Cyclingnews - the world centre of cycling Cyclingnews TV   News  Tech   Features   Road   MTB   BMX   Cyclo-cross   Track    Photos    Fitness    Letters   Search   Forum  

Recent News

January 2009
February 2009
March 2009
April 2009
May 2009
June 2009
July 2008
August 2008
September 2008
October 2008
November 2008
December 2008

2007 & earlier

Recently on

Dauphiné Libéré
Photo ©: Sirotti

First Edition Cycling News for August 22, 2005

Edited by Jeff Jones and Hedwig Kröner

Evans reigns on top of the Feldberg

By Hedwig Kröner

Cadel Evans (Davitamon-Lotto)
Photo ©: AFP
Click for larger image

Australian Cadel Evans showed in today's seventh stage of the Deutschland Tour that he is back to his best level, by winning the exciting mountain finish finale ahead of Saunier's Fabian Jeker and Liberty's Jörg Jaksche. The 28 year-old outsprinted his rivals in the last kilometre, with race leader Levi Leipheimer finishing fourth. T-Mobile's Jan Ullrich lost some time again and now has to make up 1'26 in tomorrow's time trial if he still wants to win this race.

"Towards the end, Ullrich got dropped and Totschnig was dropped. They were in second and third so it was in my interest to ride," said Evans after the cold, wet and windy stage which couldn't have been nastier. "I saw my chances at 600m to go. I went with everything from there." The former mountain bike rider was really happy with his win. "I've had a good season, and been in a good position for the races. But it's been a long time to wait for a win. I hope this is a start to return to my own level."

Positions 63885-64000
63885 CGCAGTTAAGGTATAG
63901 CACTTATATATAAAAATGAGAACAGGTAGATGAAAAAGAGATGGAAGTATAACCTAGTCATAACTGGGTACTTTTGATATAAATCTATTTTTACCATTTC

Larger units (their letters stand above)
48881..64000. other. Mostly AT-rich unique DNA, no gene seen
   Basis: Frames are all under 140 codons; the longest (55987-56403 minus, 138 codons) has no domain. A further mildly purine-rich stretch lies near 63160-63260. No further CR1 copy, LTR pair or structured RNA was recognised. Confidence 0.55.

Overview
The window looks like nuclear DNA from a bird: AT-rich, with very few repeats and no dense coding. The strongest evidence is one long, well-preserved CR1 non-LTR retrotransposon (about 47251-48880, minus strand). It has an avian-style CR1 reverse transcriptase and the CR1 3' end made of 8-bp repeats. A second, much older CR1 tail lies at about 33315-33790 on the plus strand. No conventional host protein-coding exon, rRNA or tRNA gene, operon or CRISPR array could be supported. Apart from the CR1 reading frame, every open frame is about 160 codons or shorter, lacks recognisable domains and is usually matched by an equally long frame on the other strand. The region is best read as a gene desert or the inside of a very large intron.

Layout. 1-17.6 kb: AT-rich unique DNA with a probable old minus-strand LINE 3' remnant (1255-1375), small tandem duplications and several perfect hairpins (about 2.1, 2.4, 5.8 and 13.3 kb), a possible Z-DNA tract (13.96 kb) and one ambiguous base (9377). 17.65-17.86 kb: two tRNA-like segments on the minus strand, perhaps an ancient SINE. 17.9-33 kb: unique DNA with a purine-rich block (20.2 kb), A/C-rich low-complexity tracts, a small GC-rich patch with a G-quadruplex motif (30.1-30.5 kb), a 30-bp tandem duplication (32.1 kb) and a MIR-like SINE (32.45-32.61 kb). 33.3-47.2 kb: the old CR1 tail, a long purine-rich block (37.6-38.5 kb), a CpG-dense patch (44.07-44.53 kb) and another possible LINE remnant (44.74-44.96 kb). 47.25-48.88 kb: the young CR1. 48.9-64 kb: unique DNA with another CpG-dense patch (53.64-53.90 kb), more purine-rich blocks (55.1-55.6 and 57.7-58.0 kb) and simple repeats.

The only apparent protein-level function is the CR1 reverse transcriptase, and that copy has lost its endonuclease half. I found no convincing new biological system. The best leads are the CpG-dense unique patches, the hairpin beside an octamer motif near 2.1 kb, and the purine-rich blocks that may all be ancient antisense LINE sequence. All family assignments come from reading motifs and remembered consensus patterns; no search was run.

For Gerolsteiner's Levi Leipheimer, it was a good day, even if he dropped off the pace a little at the end. The important thing was that he put time into Jan Ullrich, who is the best time trialist on paper, although things may turn out differently tomorrow. "That was a really hard day today," said Leipheimer. "For a long time, we didn't know if our tactic would work. But it did. And now it's become a little more realistic that I can win this tour."

Jan Ullrich, meanwhile, is still struggling with a cold but still take his chance tomorrow. "I feel pretty handicapped by the rain," 'Der Kaiser' said. "At eight degrees, I was cold and those just aren't the conditions for top performances." Speaking about his illness, he said, "That won't make the victory tomorrow any easier for me. Our team worked well today, but none of us are really healthy - and Gerolsteiner is very strong. But we're not giving up."

Alberto Contador (Liberty Seguros) was leading the race by more than one minute when the main contenders hit the final climb up the Cat. 1 Feldberg. But he 22 year-old got reeled in by the overall contenders in the last couple of kilometres, before Evans outsprinted his rivals Jeker and Jaksche.